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Survey points to morale disconnect between SES, others

Dec. 13, 2012 - 06:03AM   |  
By STEPHEN LOSEY   |   Comments
The Veterans Affairs Department showed the largest drop in satisfaction among all large agencies in the latest Best Places to Work report by the Partnership for Public Service.
The Veterans Affairs Department showed the largest drop in satisfaction among all large agencies in the latest Best Places to Work report by the Partnership for Public Service. (Getty Images)

Federal employees’ overall satisfaction plunged in 2012 to its lowest point in nearly a decade, according to the Partnership for Public Service’s latest Best Places to Work report.

The governmentwide score measuring satisfaction and commitment dropped 3.2 points this year to 60.8 on a 100-point scale. It is the sharpest decline since the Partnership began issuing its reports in 2003. And it is barely above the 60.5 score measured in 2003.

But David Dye, federal human capital practice director at Deloitte, which worked with the Partnership on the report, said the survey found a surprisingly large morale disconnect between Senior Executive Service members and rank-and-file federal employees. SES members scored 82.6 on the scale — nearly 22 points higher than the entire government workforce.

Dye said this satisfaction gap between SES and other employees is the largest he’s ever seen, and it is concerning.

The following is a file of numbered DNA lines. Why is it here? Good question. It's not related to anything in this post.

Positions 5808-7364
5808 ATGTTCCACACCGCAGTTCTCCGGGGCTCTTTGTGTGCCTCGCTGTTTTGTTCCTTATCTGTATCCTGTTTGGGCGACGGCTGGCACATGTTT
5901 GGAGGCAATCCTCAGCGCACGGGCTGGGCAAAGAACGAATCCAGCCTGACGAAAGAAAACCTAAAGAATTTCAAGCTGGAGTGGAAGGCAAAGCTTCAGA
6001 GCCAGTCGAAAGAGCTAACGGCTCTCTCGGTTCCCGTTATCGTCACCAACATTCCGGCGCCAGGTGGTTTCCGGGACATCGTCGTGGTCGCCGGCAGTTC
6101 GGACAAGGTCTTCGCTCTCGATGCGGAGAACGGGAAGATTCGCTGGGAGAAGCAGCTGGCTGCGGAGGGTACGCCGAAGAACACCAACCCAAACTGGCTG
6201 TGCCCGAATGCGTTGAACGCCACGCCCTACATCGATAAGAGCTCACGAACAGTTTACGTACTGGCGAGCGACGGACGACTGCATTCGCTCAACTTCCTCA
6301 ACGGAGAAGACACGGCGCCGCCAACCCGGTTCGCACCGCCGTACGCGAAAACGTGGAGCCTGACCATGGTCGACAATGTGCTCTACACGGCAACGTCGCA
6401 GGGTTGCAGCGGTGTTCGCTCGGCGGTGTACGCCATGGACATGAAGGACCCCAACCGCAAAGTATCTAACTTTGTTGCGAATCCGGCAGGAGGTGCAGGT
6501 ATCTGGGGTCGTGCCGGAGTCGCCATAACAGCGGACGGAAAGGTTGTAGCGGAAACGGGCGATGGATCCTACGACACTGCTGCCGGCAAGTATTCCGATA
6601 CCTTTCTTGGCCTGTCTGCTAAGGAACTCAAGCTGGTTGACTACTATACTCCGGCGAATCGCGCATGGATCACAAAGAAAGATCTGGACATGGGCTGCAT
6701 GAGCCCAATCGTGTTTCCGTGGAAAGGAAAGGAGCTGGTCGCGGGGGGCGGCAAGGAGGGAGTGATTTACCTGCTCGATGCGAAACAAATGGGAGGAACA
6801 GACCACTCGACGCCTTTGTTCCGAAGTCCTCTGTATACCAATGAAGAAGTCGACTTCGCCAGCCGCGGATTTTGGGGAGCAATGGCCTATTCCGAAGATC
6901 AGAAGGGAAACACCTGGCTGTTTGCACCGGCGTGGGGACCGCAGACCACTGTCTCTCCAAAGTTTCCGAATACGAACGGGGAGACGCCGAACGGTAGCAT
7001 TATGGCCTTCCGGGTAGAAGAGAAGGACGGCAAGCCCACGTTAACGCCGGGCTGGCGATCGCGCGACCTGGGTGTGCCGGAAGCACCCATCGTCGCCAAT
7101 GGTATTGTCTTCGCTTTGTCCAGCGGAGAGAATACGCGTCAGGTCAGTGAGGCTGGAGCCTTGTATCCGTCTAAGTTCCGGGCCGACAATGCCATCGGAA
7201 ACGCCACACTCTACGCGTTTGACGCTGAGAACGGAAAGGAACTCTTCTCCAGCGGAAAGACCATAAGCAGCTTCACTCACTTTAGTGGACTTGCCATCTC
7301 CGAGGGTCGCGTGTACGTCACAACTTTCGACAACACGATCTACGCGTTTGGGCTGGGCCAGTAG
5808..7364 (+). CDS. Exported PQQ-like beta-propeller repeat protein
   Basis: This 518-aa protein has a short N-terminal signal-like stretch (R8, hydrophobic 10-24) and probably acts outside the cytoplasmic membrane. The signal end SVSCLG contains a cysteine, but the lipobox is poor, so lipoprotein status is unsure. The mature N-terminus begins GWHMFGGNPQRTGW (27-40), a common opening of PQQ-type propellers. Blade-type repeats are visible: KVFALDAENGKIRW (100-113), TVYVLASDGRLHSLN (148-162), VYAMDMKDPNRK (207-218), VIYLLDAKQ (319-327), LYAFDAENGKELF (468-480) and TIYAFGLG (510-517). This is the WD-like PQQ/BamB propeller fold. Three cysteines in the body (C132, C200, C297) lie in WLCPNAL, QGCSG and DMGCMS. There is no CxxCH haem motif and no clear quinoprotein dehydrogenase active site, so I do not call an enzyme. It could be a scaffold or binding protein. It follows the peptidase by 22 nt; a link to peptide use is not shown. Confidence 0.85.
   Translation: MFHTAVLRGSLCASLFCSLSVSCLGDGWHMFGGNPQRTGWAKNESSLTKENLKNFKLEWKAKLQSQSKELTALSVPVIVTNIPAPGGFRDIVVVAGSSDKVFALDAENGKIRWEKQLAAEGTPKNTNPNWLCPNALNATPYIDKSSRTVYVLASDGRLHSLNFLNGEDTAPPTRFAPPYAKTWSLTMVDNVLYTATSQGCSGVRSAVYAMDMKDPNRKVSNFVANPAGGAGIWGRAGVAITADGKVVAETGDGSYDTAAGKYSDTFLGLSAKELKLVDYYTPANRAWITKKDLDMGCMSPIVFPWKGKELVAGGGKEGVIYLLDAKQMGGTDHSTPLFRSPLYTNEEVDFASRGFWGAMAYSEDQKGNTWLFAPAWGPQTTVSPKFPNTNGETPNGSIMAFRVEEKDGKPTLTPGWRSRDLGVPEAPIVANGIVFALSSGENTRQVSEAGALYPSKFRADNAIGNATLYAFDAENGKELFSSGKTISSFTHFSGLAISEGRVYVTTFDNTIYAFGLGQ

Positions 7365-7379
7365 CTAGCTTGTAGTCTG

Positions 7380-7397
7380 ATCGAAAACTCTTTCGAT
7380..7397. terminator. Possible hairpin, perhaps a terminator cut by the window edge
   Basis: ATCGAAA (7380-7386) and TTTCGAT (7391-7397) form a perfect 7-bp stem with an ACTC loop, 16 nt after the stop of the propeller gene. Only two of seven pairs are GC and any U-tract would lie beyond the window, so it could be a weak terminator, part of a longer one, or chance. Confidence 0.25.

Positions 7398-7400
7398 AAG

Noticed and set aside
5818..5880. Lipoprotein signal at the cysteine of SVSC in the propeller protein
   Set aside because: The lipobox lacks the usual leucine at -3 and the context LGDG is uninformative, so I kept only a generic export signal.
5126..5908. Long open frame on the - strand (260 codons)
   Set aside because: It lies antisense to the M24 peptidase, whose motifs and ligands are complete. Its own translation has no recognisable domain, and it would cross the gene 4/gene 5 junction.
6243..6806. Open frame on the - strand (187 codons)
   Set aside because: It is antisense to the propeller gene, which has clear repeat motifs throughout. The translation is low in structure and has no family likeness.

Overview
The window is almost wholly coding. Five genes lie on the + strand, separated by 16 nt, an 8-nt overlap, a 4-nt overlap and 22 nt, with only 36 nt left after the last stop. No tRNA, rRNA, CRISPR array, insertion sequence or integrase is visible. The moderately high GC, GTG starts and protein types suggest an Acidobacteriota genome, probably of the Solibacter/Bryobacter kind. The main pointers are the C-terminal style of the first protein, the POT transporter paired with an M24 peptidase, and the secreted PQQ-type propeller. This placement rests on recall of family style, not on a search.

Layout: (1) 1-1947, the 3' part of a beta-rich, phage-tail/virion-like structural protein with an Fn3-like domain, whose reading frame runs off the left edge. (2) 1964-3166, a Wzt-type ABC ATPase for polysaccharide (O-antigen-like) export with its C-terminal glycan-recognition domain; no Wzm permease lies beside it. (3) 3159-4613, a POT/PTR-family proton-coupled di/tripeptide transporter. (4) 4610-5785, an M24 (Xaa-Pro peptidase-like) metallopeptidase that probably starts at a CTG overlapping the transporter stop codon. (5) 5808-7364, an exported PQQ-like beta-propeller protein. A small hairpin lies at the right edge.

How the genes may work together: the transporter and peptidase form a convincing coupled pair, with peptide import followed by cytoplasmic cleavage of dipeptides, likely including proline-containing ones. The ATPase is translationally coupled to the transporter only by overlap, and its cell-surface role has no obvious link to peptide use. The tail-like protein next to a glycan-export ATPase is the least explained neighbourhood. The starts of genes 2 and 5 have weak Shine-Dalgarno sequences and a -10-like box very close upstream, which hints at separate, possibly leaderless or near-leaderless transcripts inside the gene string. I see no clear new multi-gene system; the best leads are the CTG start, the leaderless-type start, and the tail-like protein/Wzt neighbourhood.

“We need to realize that we need to address this problem,” Dye said in an interview with Federal Times. “People keep talking about the fiscal cliff. In some ways, I think there’s a leadership cliff coming.”

Dye said that senior managers need to figure out new ways to engage younger employees.

“I think this is a wake-up call,” Dye said. “There’s a younger set of emerging leaders that think differently, like to be trained differently, learn differently, like to be rewarded differently. This is now an opportunity to think and act differently on how we communicate with folks and engage them to support agency missions.”

Dye said the government’s overall morale decline is likely due to the stresses faced by federal employees in the last year, such as at least two years of pay scale freezes, tight budgets, staffing declines and increasing workloads.

The report also said that private-sector workers’ satisfaction score this year stayed flat at 70, while feds’ scores declined.

Two-thirds of all federal agencies experienced decreasing employee satisfaction.

The Veterans Affairs Department showed the largest drop in satisfaction among all large agencies, from 63.8 to 56.7.

But some agencies, such as the Transportation Department and Office of Management and Budget, saw sizeable increases in satisfaction.

“These agencies prove that even in the most challenging climates it is possible to improve employee engagement,” the report said.

To calculate the government’s overall score, the Partnership and Deloitte used responses to three questions on the Office of Personnel Management’s Federal Employee Viewpoint Survey

• “I recommend my organization as a good place to work.”

• “How satisfied are you with your job?”

• “How satisfied are you with your organization?”

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